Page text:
“In the summer, I only remember a few activities available for young people available in Garden City. We had the Garden City Pier, the trampolines and the Garden City Putt-Putt. The trampolines were located where Sam’s Corner is today and the putt-putt, ran by Ike White, were across the road. There was also the Mermaid Shop owned and operated by Myrtle Caughman,” said Charlotte.
Holley Caughman Aufdemorte, Charlotte’s best childhood friend said, “I have wonderful memories of growing up in Garden City Beach. As children, we had free rein to ride our bikes, play and picnic beneath vacant beach houses. Summer brought an influx of vacationers and new friends. As much as we loved the beach and ocean, we also loved the creek for swimming, crabbing and floating in inner tubes. We would come home covered in mud but carrying a bushel of blue crabs. My most poignant memories may be the most primal: the smells of the ocean, creek mud and fish, and falling asleep to the sound of waves crashing on the beach.”
The kids from Garden City would often go to Surfside looking for some fun, Charlotte said.
“In Surfside the summer hot spot was the Surfside Rides. They had the best corn dogs with hot mustard. They also played bingo there. Inside the Surfside Arcade were many arcade games such as baseball, skeet ball and photo machines. Out in the back of the arcade was the famous jukebox. We loved going to watch the older kids dance and prayed someone would ask us.”
Myrtle Beach was another hot spot. All of the kids would go to the Pavilion, the Magic Attic, the Broadway Theater and the Gloria Theater. When Skate Land eventually opened, everyone went skating every weekend.
When she turned 13, Charlotte began working as a salad girl at The Clipper Ship. The popular restaurant had a waiting line out the door every night. It was known for its live lobster tank, seafood, charcoal fireplace-cooked steaks and entertainment. The organ player entertained the crowd every night.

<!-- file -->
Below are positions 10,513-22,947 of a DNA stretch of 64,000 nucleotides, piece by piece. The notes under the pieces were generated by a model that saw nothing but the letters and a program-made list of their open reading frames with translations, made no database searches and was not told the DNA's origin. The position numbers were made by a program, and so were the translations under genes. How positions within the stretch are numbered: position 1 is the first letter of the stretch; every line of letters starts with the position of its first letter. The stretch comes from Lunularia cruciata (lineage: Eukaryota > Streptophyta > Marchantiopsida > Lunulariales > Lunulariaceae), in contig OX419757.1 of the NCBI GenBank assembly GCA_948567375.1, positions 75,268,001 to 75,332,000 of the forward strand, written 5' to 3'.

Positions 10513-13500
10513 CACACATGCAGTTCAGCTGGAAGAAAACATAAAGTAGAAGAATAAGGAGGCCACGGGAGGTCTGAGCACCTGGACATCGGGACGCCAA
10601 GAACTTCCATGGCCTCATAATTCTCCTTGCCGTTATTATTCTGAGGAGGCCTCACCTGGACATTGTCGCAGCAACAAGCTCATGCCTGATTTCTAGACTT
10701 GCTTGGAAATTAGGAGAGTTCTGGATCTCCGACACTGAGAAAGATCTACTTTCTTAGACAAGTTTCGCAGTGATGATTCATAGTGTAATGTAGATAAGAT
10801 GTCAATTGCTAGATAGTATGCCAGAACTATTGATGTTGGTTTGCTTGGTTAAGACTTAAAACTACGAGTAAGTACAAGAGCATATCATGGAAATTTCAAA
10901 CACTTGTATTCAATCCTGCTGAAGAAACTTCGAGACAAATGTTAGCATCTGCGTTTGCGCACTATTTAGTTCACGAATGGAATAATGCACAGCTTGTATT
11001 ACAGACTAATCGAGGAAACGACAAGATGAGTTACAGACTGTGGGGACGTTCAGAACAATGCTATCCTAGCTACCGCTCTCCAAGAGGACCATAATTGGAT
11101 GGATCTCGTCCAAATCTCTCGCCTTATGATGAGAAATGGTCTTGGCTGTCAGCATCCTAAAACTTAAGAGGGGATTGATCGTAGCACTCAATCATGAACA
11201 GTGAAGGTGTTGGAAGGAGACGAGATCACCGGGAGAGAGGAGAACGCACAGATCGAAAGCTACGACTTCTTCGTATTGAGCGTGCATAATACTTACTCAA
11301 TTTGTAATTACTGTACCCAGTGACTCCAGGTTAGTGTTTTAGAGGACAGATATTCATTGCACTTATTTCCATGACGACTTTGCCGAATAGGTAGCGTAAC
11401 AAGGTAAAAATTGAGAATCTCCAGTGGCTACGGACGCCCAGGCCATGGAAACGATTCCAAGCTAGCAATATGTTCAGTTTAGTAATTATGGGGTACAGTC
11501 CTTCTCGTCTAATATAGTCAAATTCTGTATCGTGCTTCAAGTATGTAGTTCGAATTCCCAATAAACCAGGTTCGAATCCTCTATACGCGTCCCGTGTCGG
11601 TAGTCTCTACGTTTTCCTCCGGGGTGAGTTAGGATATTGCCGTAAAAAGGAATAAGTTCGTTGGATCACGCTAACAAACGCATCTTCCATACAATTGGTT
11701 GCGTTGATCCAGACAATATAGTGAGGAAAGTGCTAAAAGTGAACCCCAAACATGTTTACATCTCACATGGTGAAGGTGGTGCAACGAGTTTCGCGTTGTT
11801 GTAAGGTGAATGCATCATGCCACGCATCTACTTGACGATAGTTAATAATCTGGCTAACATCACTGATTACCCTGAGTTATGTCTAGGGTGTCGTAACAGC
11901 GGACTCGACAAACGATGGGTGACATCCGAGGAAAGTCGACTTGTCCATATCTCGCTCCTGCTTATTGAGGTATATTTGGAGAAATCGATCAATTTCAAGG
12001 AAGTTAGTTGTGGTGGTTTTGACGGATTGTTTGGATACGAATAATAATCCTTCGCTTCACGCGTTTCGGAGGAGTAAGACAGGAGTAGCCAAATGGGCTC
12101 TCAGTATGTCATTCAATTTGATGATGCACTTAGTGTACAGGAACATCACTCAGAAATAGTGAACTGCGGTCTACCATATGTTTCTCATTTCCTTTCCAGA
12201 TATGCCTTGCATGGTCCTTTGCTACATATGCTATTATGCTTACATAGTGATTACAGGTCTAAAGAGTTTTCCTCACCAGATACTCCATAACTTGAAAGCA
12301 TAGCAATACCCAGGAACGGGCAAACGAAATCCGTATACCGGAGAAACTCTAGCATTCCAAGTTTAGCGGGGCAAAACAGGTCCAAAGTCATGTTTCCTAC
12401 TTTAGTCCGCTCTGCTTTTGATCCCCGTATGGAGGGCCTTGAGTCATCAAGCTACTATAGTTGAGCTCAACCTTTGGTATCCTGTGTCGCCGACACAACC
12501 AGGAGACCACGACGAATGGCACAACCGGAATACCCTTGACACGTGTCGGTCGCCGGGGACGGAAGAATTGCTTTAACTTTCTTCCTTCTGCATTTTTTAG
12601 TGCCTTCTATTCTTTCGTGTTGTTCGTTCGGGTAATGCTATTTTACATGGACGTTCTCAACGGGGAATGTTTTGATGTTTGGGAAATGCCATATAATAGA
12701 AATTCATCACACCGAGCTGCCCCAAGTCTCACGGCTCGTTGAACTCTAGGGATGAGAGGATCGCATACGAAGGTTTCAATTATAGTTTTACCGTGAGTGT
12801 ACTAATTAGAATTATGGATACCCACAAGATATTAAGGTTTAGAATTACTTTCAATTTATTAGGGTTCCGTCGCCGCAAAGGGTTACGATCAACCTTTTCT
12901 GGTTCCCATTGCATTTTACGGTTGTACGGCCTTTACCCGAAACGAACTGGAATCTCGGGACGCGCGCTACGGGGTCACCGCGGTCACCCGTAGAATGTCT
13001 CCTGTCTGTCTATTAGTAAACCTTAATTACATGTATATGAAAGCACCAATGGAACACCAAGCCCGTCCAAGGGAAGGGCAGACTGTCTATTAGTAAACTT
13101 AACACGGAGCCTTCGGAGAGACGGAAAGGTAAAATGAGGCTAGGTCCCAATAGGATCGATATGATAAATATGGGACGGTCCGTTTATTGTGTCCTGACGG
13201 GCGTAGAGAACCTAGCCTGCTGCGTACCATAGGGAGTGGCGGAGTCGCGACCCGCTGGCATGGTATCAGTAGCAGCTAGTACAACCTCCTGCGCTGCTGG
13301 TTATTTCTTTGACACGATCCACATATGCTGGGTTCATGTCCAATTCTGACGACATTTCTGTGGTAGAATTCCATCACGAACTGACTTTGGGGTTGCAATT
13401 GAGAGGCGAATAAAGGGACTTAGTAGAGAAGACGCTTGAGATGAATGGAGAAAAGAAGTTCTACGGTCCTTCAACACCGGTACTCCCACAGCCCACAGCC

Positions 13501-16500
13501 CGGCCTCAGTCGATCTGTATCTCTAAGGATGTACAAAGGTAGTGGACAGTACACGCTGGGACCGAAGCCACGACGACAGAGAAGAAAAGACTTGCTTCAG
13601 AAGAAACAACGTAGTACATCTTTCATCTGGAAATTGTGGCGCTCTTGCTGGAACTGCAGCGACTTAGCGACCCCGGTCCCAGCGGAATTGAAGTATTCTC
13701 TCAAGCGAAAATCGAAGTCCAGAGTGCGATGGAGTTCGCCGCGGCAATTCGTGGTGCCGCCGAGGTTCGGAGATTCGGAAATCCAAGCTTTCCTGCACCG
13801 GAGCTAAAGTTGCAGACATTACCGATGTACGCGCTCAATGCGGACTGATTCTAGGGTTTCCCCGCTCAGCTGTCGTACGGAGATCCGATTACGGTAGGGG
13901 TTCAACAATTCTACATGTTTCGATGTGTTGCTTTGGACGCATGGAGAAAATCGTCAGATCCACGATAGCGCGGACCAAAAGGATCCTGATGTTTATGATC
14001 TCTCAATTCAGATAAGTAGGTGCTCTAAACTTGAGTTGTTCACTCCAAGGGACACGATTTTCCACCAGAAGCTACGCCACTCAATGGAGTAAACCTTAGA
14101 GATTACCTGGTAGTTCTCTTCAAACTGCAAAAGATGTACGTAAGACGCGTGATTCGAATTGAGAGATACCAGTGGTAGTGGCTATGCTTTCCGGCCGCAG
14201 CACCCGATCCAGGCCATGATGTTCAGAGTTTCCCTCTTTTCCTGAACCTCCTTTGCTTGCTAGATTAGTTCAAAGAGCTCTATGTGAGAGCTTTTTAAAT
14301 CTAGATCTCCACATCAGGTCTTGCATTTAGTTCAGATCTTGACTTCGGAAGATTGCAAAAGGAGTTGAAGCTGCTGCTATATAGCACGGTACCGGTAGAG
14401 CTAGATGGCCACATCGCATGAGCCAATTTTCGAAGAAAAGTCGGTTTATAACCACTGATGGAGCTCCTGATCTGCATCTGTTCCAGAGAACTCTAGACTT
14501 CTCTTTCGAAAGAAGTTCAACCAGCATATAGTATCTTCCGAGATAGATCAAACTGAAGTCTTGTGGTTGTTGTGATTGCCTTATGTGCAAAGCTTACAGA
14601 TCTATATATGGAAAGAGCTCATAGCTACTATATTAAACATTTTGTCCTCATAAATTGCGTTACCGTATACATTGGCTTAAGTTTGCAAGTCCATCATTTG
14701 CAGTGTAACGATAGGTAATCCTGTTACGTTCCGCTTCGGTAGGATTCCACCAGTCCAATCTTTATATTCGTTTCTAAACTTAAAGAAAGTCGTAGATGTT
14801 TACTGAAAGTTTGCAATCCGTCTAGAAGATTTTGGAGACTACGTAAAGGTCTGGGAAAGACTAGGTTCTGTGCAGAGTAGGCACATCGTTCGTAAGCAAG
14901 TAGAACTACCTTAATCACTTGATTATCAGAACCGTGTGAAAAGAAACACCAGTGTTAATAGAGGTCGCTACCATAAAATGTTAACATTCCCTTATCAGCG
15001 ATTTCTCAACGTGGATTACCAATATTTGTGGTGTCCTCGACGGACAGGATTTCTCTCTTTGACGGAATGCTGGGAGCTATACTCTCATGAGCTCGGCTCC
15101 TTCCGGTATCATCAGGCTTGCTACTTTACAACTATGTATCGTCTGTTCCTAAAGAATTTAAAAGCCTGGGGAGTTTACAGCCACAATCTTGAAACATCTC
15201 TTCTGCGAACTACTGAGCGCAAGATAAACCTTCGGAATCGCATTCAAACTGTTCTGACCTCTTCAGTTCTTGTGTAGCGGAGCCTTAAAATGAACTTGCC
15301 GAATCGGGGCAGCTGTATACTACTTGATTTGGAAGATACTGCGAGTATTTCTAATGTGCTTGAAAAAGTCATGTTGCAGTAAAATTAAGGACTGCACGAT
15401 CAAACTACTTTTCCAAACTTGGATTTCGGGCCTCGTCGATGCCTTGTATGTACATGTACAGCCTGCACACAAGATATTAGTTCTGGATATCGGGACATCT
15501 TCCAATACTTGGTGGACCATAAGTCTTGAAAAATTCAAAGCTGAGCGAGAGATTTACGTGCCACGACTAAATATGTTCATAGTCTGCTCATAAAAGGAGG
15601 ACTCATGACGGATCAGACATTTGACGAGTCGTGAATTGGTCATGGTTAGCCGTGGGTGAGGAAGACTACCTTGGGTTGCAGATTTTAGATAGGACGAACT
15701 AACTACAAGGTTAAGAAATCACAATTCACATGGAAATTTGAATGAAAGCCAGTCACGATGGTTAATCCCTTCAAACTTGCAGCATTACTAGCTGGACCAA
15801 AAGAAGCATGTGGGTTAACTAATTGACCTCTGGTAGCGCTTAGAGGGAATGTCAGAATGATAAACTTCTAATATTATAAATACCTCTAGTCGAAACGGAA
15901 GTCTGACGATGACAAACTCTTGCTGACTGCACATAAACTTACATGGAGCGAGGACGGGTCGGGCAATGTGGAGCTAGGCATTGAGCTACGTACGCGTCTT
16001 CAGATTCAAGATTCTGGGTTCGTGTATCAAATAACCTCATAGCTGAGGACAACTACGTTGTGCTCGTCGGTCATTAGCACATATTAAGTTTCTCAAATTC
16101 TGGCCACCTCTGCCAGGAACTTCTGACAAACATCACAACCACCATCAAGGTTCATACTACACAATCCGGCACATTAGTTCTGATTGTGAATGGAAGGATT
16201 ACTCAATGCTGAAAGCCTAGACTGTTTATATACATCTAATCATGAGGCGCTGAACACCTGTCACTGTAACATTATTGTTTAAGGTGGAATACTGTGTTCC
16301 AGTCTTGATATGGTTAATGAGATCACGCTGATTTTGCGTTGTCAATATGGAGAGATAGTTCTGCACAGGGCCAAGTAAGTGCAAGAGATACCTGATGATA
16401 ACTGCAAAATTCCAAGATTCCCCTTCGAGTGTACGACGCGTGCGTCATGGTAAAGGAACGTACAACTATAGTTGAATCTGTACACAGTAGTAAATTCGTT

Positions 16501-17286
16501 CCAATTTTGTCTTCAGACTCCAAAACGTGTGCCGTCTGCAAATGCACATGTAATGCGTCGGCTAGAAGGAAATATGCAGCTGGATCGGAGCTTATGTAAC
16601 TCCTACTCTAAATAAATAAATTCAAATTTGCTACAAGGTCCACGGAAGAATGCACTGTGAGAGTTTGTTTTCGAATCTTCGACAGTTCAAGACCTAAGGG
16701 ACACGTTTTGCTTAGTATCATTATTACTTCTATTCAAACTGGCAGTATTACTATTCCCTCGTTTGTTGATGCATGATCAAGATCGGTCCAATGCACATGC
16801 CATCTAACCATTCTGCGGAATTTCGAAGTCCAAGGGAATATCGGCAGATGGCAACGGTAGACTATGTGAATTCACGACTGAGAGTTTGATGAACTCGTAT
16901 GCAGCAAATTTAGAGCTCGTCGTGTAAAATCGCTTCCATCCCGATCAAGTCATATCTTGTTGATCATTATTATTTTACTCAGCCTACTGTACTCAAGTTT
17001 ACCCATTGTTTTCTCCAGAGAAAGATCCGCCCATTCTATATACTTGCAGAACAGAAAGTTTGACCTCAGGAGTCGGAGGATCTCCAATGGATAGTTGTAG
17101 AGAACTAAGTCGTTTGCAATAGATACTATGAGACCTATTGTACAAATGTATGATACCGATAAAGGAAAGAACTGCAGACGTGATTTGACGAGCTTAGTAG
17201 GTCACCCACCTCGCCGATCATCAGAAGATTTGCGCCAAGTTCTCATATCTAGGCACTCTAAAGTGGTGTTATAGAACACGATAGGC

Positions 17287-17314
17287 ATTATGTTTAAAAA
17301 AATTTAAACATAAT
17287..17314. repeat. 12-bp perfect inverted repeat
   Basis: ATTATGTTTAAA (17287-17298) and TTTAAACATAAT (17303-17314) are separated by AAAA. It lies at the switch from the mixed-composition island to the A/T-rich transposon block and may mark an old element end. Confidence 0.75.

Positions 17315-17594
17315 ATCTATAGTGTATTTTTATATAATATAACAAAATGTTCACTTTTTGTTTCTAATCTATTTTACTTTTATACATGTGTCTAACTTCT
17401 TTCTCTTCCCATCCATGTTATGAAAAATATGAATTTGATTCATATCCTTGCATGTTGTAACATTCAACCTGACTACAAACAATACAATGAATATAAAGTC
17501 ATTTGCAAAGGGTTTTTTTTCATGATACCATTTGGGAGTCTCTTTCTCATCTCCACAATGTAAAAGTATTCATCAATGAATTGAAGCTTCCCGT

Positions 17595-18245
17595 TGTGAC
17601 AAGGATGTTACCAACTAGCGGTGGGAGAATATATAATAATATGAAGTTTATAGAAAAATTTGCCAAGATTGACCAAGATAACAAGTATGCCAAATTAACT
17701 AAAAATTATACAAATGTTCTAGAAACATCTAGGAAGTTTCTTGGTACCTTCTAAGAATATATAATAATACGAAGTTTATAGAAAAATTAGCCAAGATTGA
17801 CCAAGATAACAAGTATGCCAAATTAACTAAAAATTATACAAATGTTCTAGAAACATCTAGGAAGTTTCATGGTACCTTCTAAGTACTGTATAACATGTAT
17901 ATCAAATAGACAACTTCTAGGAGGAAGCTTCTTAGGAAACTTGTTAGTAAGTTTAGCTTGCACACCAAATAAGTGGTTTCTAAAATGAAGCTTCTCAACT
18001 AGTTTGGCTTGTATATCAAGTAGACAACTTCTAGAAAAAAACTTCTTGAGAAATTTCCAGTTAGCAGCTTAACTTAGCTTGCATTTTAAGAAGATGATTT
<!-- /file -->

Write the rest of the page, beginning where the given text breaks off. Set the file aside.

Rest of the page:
Geneva and Johnny Loud owned and operated the restaurant for 20 years then sold it to their son Robyn Loud. It opened in 1946 with seating for 46 diners and by the time it closed in 1985, it could accommodate 350.
After a busy night at work, when the staff finished their side work, most would head to the point in Garden City to look for turtle eggs and swim in the inlet. She remembers it was always very dark. There were not many homes out there then so there was not any light except for the moon.
“We would get in the water and move our hands real fast to see the sparkles. It was so beautiful but scary at night,” said Charlotte.
Upon graduation from Socastee High school, she Charlotte attended Atlantic Christian College in Wilson, N.C. She then accepted a job in Sumter and married Frank Jones. They lived in Sumter for 25 years and raised three boys. Being a teacher, she was fortunate enough to be able to spend her summers in Garden City. Her boys grew up enjoying the same childhood experiences that she had. After her youngest graduated from high school, she moved home to the beach permanently.
“After moving home and getting settled back in to beach life, it did not take long to realize that this is not the small little village that I left 25 years ago. I could hardly believe how the community had changed. So many people live here year round now and it is amazing how many schools have been built. The secret is out; the Grand Strand is a wonderful place to live.”